Paul Kalinithi shows us just how powerful literature is. He highlights that it was literature that helped him with walking the line between objective medicine and compassionate humanity when it came to treating his patients, and through that he gave us an inside view of medicine as practiced at its most intimate level.

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“I began to realize that coming in such close contact with my own mortality had changed both nothing and everything. Before my cancer was diagnosed, I knew that someday I would die, but I didn’t know when. After the diagnosis, I knew that someday I would die, but I didn’t know when. But now I knew it acutely. The problem wasn’t really a scientific one. The fact of death is unsettling. Yet there is no other way to live.”

The second half of the book shows us the devastating speed of disease and death, and how Paul is suddenly transformed from a doctor to a patient. It must have been odd for Paul to suddenly be on the other side of the playing field. There are heartbreaking descriptions of how at one point the cancer seemed to have almost disappeared and how he had again cautiously made plans for a hopeful future with his wife, it returned with a vengeance that he had to finally stop working. There is no bravado in the story; as he says, the tumor was what it was and you simply experienced the feelings it brought to your mind and heart.

The most heartbreaking part in the book for me was when Paul was deliberating whether to write a series of letters for his daughter to read at different stages of her life. He decided against it, citing that he doesn’t know what kind of girl she will turn out to be. Instead, he leaves her this one message: “When you come to one of the many moments in life when you must give an account of yourself, provide a ledger of what you have been, and done, and meant to the world, do not, I pray, discount that you filled a dying man’s days with a sated joy, a joy unknown to me in all my prior years, a joy that does not hunger for more and more, but rests, satisfied. In this time, right now, that is an enormous thing.”

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Cady was 8 months when her father passed away.

Another reason I absolutely loved the book was the afterword written by his wife, Lucy Kalanithi. You could almost see the different writing styles between the two, both equally beautiful. In a sense, the book was incomplete – Paul died before he could properly finish it. And it was the wife’s ending that gave it some sort of closure. Somehow it took me back to Charles Warnke’s powerful piece “You should date an illiterate girl” when he writes,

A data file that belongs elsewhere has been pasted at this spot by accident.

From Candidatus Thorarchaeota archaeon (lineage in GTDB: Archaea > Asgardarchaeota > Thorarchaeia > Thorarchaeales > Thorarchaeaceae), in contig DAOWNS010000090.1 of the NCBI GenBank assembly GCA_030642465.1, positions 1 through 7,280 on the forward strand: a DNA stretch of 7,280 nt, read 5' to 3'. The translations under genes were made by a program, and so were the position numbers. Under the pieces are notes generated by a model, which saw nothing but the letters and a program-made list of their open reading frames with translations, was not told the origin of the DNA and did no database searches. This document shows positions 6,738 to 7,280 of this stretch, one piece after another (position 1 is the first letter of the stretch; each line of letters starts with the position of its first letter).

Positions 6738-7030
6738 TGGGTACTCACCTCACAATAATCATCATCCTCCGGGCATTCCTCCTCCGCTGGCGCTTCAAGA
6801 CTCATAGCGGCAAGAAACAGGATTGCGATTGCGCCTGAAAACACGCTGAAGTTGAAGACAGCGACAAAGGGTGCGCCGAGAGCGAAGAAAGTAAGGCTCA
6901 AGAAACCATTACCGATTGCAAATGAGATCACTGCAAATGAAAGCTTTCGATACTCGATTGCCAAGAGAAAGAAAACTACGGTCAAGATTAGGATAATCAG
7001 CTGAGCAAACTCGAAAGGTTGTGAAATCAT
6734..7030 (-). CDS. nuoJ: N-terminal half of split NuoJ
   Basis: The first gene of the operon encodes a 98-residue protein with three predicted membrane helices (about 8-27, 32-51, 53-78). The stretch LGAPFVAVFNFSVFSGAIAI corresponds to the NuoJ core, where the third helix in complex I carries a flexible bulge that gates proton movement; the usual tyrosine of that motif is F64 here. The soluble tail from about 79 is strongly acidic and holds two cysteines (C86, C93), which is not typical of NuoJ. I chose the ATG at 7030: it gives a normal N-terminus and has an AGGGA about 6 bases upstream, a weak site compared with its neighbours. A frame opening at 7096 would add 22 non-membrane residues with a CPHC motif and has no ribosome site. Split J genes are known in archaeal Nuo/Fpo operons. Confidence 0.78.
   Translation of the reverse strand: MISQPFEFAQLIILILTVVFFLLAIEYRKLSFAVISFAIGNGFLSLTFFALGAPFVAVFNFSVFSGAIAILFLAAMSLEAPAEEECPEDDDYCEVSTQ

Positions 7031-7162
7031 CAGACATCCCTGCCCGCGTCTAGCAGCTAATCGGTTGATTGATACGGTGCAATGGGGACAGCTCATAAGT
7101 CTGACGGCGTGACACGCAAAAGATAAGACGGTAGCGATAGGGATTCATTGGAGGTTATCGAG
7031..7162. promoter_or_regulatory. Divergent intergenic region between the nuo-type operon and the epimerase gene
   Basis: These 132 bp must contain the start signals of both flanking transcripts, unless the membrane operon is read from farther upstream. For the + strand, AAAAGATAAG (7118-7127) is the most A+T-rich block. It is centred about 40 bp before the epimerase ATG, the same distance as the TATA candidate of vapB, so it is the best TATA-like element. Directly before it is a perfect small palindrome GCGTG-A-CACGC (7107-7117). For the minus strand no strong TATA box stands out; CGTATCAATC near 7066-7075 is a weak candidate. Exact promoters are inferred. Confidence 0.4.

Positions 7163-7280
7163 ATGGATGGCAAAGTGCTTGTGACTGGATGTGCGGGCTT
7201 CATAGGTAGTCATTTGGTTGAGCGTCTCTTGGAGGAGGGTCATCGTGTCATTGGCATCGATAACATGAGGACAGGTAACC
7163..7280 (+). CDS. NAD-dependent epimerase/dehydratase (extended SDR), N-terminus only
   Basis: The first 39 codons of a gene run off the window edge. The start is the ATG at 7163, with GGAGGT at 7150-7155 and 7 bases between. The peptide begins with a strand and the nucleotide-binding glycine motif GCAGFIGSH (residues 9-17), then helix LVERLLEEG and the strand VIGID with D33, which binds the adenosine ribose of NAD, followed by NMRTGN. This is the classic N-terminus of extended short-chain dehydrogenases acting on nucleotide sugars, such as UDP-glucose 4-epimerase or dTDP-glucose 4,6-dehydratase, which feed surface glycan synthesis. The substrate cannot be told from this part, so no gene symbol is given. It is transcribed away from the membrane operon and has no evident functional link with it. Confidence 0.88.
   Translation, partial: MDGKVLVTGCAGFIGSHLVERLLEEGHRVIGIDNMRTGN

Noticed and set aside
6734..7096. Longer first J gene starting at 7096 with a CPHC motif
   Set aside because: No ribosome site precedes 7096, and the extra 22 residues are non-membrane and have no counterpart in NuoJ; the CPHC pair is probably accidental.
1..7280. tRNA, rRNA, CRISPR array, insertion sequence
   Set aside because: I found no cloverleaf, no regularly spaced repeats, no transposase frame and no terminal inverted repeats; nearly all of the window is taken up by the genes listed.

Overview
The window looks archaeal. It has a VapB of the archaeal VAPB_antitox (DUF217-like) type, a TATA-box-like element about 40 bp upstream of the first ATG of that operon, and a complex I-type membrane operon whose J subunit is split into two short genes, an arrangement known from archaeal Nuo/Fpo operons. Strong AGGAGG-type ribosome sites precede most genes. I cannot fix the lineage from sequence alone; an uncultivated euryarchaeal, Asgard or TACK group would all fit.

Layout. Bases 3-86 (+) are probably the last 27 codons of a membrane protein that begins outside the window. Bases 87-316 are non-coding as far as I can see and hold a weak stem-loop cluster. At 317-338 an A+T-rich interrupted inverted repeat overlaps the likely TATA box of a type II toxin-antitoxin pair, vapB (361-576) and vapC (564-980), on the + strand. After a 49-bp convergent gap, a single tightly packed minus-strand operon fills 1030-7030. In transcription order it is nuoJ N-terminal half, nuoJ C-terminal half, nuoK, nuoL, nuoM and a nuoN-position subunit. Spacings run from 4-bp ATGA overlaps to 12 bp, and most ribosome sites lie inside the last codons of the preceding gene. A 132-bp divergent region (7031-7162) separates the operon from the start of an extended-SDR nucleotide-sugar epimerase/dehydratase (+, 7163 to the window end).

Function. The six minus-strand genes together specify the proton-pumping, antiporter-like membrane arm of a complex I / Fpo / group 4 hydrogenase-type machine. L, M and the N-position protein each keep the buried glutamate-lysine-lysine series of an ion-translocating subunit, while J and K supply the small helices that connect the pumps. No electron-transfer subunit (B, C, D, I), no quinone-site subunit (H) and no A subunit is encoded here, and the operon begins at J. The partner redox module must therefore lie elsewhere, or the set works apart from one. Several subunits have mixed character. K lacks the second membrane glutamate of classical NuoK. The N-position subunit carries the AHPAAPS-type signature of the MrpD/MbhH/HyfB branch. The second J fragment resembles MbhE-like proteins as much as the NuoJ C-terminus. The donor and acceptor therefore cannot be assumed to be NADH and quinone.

“…but only after you observe that the girl who didn’t read never made your heart oscillate with any significant passion, that no one will write the story of your lives, and that she will die, too, with only a mild and tempered regret that nothing ever came of her capacity to love…”

Lucy Kalanithi played her part in writing the story of Paul’s life and he will live on through his book. His daughter will understand the kind of man her father was and the heritage he left behind. And we should be humbled by this beautiful tale of failure and fear, of uncertainty and despair, and of poetry and philosophy. I cannot recommend this book enough.

P.S: Bill Gates called this the best non-fiction he’s read in a long time. So there. If you need any more encouragement to read it.

P.S.S: I’m sure I’m breaking some copyright laws when I say that I have the electronic version of this book and you can email me if you’d like a copy!

 

Book Review: The Princess Bride

Author: William Goldman
Genre: Fiction
Pages: 399
My rating: 4 stars

Do not get fooled by the girly, chic-flick title. This book ticks every box imaginable. Fencing, fighting, true love, even truer hate, giants, beasts, rodents of unusual size, torture, chases, escapes.. everything under the sun I tell you! It is SO hard to find a book that successfully combines silly humor with dramatic action and adventure. If you’re looking for a light read to keep your mind off things, this is definitely the book to pick.

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“You seem a decent fellow,” Inigo said. “I hate to kill you.”
“You seem a decent fellow,” answered the man in black. “I hate to die.”

Structure -> We have got to start with the structure of this book. I have been going on and on about it on my Instagram Stories that the narrative is unlike anything that I’ve read before. The actual title of the book is “The Princess Bride: S. Morgenstern’s Classic Tale of True Love and High Adventure: The “Good Parts” Version Abridged by William Goldman.”